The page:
According to Wikipedia, Asimov considered this his worst novel. I can see why. It's not aged particularly well (which isn't his fault, of course). While the story itself has its moments, two things really lowered my evaluation. First, the casual sexism on display is really hard to ignore - there's one woman in the whole book and she exists only to provide a love interest for our hero. Second, the ending is a complete howler. To be fair, it wasn't Asimov's idea, but it's still his name on the book, so he gets the blame. Thankfully, he'd go on to do much better.
This was the first novel Scalzi wrote, initially putting it up for free on the web. It's got a great premise and presents our hero agent with a conundrum:how to make foul smelling gelatinous aliens "sell" to humanity for first contact. It's such a conundrum, in fact, that I suspect Scalzi realized he didn't have a good answer. The last quarter of the book is preposterous and sells the premise short. But, getting to that part is pretty fun and there's lots of humor going 'round. Not a masterpiece by any means, but well worth a read/listen.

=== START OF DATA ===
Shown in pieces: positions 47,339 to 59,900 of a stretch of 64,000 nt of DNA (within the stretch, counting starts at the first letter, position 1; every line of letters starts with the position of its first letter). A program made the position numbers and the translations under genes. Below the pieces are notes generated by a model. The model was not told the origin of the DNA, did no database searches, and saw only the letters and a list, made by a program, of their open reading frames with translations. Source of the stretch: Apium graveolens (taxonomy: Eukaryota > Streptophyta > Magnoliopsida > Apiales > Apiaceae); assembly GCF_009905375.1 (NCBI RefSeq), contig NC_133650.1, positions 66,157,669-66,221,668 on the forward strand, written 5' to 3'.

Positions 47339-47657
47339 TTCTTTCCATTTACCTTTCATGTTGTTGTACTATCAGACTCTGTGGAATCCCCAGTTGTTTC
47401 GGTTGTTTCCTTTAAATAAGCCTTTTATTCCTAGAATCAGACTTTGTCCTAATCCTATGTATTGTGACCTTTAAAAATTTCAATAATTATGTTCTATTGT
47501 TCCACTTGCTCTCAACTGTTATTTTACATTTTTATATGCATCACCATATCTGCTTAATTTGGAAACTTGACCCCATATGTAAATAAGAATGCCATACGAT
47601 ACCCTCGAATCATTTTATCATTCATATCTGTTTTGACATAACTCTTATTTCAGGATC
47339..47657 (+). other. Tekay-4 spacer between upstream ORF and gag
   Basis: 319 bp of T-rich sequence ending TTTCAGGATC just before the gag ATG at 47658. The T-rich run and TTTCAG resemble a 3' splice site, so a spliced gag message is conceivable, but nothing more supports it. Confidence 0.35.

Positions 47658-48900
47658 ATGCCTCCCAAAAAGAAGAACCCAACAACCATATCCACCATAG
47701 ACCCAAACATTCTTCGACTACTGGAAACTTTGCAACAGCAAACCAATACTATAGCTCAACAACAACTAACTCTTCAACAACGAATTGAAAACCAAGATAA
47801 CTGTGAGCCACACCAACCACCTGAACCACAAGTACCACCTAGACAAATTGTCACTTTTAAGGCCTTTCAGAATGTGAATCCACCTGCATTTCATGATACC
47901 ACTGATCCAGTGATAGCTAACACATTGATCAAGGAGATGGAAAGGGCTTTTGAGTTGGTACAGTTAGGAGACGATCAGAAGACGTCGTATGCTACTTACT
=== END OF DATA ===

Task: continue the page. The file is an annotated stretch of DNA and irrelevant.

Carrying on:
Although I can't say this wasn't an enjoyable read/listen, I was disappointed that Novik didn't do more with a very interesting premise. Put simply, the dragons are just too easy to deal with. They roll out of the egg able to speak with those around them, in the King's English (even if sired in China and given to the French!). For all their bulk and the fear that the non-aviators have of them, the fact is my girlfriend's cats are more dangerous and unpredictable. Some seeds are sown for the idea that huge, sentient beasts maybe shouldn't be treated like cattle, but it doesn't go very far in this book.
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